Rio Tinto heads roll over sacred Aboriginal site destruction

Rio Tinto said Jean-Sébastien Jacques was leaving “by mutual agreement” with the board. (Image courtesy of Rio Tinto.)

Rio Tinto (ASX, LON, NYSE: RIO) chief executive Jean-Sébastien Jacques will step down by the end of March next year over mounting backlash against the company’s decision to destroy ancient Aboriginal heritage sites in Western Australia.

The world’s second largest miner said two other senior executives — iron ore boss Chris Salisbury, and corporate affairs head Simone Niven, who had responsibility for indigenous affairs — will also leave the company.

The high profile departures come four years after Rio Tinto swept out its veteran managers to make way for a new generation of business leaders.

The fresh changes are a direct result of shareholder and public outcry over the May destruction a 46,000-year-old sacred site despite the opposition of Aboriginal traditional owners.

Chris Salisbury will step down as chief executive of the iron ore division with immediate effect and leave Rio Tinto on Dec. 31

Jacques will leave once his successor is chosen or at the end of next March, whichever date comes first. Salisbury’s termination is effective immediately, Rio Tinto said.

Ivan Vella, currently managing director for rail, port and core services within Rio Tinto Iron Ore, will replace Salisbury on an interim basis.

Niven, in turn, will step down on December 31 this year, after “completing an orderly transition of her responsibilities,” the board said.

Jacques’ appearance before a Parliamentary inquiry last month only made things worse. He said he was not aware of the importance of the caves prior to them being blown up.

He also noted that mining through the landmarks likely delivered about $135 million in extra value to Rio’s iron ore division, a unit that generated underlying earnings of $9.6 billion in 2019.

The outgoing chief also confirmed the region’s traditional land owners, the Puutu Kunti Kurrama and Pinikura Aboriginal Corporation, didn’t know that the company had been considering three alternative options that could have avoided damaging the Juukan Gorge sites.

Rio was granted approval for work at the Brockman 4 iron ore project in 2013. Subsequent archaeological excavation revealed ancient artifacts at the site, including grinding stones and a bone sharpened into a tool.

Wakeup call

“At last we are seeing some proper accountability at the top for Rio Tinto’s destruction of Juukan Gorge,” Keren Adams, legal director at the Human Rights Law Centre, said in a statement. “The company’s initial response of docking executives’ bonuses was patently inadequate given the significance of the site.”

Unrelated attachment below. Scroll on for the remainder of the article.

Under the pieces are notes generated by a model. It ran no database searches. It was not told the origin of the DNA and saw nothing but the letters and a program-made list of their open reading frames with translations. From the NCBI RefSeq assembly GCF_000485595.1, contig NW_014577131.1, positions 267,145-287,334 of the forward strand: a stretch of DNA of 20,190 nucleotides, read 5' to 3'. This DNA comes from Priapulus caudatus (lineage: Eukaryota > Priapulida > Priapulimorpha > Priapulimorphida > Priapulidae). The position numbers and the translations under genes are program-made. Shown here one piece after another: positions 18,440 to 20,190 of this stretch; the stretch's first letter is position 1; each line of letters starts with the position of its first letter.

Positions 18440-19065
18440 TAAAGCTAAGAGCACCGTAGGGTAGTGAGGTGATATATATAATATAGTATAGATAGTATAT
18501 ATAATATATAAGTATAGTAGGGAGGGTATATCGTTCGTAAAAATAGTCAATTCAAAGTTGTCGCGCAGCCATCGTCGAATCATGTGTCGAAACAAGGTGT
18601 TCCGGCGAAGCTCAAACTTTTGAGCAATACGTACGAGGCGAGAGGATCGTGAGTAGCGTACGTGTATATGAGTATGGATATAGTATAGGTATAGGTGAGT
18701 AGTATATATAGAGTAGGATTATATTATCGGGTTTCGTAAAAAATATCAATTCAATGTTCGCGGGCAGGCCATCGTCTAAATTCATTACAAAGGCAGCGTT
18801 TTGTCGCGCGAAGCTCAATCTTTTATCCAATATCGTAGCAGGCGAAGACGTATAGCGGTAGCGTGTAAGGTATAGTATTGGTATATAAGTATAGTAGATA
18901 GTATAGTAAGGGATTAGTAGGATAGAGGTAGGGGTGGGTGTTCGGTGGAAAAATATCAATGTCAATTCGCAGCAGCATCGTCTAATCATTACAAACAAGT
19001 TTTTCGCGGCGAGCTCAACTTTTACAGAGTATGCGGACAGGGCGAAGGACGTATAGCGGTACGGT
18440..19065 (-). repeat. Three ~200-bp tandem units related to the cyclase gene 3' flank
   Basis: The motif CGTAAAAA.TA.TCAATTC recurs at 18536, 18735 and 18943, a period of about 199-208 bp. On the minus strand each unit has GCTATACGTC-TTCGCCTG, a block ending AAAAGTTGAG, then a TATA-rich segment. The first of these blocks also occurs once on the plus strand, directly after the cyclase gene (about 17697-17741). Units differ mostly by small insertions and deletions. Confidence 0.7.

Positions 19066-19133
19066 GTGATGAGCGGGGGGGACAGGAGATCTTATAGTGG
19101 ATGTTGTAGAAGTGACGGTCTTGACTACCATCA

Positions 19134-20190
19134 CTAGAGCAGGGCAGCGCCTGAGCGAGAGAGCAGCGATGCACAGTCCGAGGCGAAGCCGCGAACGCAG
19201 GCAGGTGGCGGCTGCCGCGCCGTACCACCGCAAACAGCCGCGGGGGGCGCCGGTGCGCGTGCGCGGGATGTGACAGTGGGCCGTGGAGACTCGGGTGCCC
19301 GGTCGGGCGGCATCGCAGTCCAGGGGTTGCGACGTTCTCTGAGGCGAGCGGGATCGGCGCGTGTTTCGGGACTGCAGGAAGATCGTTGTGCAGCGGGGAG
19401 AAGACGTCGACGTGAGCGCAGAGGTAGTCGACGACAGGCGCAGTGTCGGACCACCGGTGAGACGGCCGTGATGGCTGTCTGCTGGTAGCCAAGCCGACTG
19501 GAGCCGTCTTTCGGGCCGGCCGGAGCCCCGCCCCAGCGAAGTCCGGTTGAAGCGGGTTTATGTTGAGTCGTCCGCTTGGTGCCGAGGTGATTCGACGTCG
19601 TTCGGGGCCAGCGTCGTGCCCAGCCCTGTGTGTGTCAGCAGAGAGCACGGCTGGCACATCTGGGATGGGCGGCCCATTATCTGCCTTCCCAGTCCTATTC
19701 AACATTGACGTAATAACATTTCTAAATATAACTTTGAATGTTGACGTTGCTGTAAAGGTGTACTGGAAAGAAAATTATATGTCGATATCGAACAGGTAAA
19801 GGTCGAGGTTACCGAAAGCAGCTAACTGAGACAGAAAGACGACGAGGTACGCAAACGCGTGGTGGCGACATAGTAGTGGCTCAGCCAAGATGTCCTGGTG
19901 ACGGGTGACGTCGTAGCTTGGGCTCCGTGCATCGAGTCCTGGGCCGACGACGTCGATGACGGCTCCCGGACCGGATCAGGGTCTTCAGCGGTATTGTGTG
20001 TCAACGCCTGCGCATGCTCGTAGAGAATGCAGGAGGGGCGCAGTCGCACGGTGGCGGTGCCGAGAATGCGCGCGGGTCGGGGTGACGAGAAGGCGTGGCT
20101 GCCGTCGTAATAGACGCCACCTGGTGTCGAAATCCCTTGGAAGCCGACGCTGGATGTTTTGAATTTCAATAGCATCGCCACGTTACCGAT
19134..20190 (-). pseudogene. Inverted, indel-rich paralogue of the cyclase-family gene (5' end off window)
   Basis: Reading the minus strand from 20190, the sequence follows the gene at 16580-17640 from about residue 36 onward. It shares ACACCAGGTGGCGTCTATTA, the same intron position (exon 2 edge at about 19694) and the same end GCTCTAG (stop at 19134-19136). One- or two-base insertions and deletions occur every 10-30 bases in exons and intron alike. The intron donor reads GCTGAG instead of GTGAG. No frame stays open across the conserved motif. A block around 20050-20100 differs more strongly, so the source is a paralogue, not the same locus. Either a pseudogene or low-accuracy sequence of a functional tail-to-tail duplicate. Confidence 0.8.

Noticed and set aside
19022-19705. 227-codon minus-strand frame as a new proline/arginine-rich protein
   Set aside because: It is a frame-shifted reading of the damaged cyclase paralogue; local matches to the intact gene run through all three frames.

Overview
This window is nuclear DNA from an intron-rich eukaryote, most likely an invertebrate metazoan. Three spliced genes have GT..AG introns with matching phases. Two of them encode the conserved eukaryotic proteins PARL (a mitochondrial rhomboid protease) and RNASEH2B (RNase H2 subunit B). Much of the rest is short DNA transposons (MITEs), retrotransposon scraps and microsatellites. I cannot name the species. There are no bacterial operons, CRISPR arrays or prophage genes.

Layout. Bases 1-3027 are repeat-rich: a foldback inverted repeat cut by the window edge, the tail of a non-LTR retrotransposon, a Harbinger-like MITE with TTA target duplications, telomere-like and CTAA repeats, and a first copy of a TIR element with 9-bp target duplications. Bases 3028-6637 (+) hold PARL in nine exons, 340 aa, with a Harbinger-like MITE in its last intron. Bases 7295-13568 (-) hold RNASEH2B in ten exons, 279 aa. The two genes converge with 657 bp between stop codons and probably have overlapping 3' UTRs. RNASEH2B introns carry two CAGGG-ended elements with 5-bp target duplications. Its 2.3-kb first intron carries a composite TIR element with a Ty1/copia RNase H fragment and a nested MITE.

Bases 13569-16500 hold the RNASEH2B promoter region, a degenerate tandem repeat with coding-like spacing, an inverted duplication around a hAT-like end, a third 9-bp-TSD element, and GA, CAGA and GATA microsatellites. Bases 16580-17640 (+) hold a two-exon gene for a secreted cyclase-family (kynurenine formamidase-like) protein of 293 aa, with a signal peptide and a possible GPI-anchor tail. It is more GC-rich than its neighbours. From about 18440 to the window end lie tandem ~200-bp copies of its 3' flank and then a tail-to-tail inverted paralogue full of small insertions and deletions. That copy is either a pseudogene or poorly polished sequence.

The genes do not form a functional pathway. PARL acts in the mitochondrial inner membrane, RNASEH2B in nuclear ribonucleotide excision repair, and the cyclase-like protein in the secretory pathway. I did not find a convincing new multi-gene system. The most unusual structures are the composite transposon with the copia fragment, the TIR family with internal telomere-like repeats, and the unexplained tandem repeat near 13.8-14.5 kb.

The group had decided in August to cut short-term bonuses of Jacques, Salisbury and other executives following an internal review of the events that took place on May 24, while carrying out work to expand Rio’s iron ore operation. The move further enraged critics.

Outgoing CEO Jacques has apologized for the destruction that was against the wishes of Aboriginal traditional owners, saying there was no doubt the company could have made better decisions.

Adams added that the miner’s actions at Juukan Gorge were not an aberration, but rather symptomatic of “a broader culture of disregard for communities’ rights and cultural heritage.”

“Over the past few years, Rio Tinto has been the subject of serious human rights complaints by communities impacted by its operations in a number of different countries.

“In Bougainville, for instance, communities are also facing destruction of their sacred sites as well as serious pollution of their land and water sources,” Adams said.

“This situation has demonstrated beyond doubt the importance of companies’ boards and executives protecting their social license,” said Brynn O’Brien, activist and executive director of the Australasian Center for Corporate Responsibility.

“It should be a wakeup call for the Australian iron ore sector and mining companies worldwide on their relationships with First Nations people.”

“[The destroyed sites] were not only extremely important sites for Aboriginal communities, but also for archaeological understanding of the distant past in Australia,” Peter Stone, the UNESCO chair in Cultural Property Protection and Peace at Newcastle University in the UK said in June.

Rio Tinto CEO quits over sacred Aboriginal site blasts
Juukan Gorge cave sites seen before the destruction. (Screenshot via YouTube.)

Rio Tinto has said it plans to add a new social performance function to monitor its approach to community and heritage practices. It will also include processes to escalate heritage issues to senior management.

The consequences of the controversial damage to Juukan Gorge rock shelters has reached competitors. The world’s largest miner BHP (ASX, LON, NYSE: BHP) and Fortescue Metals Group both are now reviewing plans that could threaten sacred sites in Australia as they step up talks with traditional owners.

Heavy burden

With no obvious internal successor for Jacques, analysts agree that Rio will likely search outside the company for its next boss.

Some, however, believe the company may consider the head of copper and diamonds, Arnaud Soirat, or Alf Barrios, who runs the aluminum division, for the top job.

Whoever takes the reins, he or she will not only have to fix Rio Tinto’s damaged relationship with Australian landowners, but will also have to clean up the mess of alleged corruption in Guinea to obtain rights to the massive Simandou iron ore deposit and the delay and climbing costs of Oyu Tolgoi’s underground expansion.

With files from Bloomberg, Reuters.

Rio Tinto heads roll over sacred Aboriginal site destruction

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